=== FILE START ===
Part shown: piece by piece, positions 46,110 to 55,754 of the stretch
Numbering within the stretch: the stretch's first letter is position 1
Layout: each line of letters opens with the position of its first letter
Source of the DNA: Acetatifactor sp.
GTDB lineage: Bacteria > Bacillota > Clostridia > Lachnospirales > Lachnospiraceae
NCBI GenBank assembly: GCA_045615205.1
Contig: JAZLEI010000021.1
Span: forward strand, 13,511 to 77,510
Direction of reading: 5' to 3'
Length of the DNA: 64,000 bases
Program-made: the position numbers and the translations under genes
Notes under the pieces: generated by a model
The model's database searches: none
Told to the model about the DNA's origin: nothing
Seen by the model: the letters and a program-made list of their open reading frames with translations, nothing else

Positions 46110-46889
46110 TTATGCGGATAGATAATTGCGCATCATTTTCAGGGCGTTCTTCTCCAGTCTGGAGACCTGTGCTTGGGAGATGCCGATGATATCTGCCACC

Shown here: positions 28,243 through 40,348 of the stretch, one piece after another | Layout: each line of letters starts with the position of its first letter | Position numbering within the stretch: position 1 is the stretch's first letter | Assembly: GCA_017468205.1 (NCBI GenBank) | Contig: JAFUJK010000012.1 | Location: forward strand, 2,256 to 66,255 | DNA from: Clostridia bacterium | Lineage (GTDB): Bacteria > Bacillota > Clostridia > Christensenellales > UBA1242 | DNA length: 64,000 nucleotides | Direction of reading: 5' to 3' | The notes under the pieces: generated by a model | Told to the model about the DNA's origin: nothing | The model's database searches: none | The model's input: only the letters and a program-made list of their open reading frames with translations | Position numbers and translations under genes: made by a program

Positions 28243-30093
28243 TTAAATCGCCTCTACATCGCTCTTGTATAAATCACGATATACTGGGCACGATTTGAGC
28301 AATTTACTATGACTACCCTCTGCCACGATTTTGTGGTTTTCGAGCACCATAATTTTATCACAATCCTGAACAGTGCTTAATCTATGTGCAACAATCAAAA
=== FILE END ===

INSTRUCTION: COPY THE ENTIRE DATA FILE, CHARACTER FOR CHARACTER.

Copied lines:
Part shown: piece by piece, positions 46,110 to 55,754 of the stretch
Numbering within the stretch: the stretch's first letter is position 1
Layout: each line of letters opens with the position of its first letter
Source of the DNA: Acetatifactor sp.
GTDB lineage: Bacteria > Bacillota > Clostridia > Lachnospirales > Lachnospiraceae
NCBI GenBank assembly: GCA_045615205.1
Contig: JAZLEI010000021.1
Span: forward strand, 13,511 to 77,510
Direction of reading: 5' to 3'
Length of the DNA: 64,000 bases
Program-made: the position numbers and the translations under genes
Notes under the pieces: generated by a model
The model's database searches: none
Told to the model about the DNA's origin: nothing
Seen by the model: the letters and a program-made list of their open reading frames with translations, nothing else

Positions 46110-46889
46110 TTATGCGGATAGATAATTGCGCATCATTTTCAGGGCGTTCTTCTCCAGTCTGGAGACCTGTGCTTGGGAGATGCCGATGATATCTGCCACC

Shown here: positions 28,243 through 40,348 of the stretch, one piece after another | Layout: each line of letters starts with the position of its first letter | Position numbering within the stretch: position 1 is the stretch's first letter | Assembly: GCA_017468205.1 (NCBI GenBank) | Contig: JAFUJK010000012.1 | Location: forward strand, 2,256 to 66,255 | DNA from: Clostridia bacterium | Lineage (GTDB): Bacteria > Bacillota > Clostridia > Christensenellales > UBA1242 | DNA length: 64,000 nucleotides | Direction of reading: 5' to 3' | The notes under the pieces: generated by a model | Told to the model about the DNA's origin: nothing | The model's database searches: none | The model's input: only the letters and a program-made list of their open reading frames with translations | Position numbers and translations under genes: made by a program

Positions 28243-30093
28243 TTAAATCGCCTCTACATCGCTCTTGTATAAATCACGATATACTGGGCACGATTTGAGC
28301 AATTTACTATGACTACCCTCTGCCACGATTTTGTGGTTTTCGAGCACCATAATTTTATCACAATCCTGAACAGTGCTTAATCTATGTGCAACAATCAAAA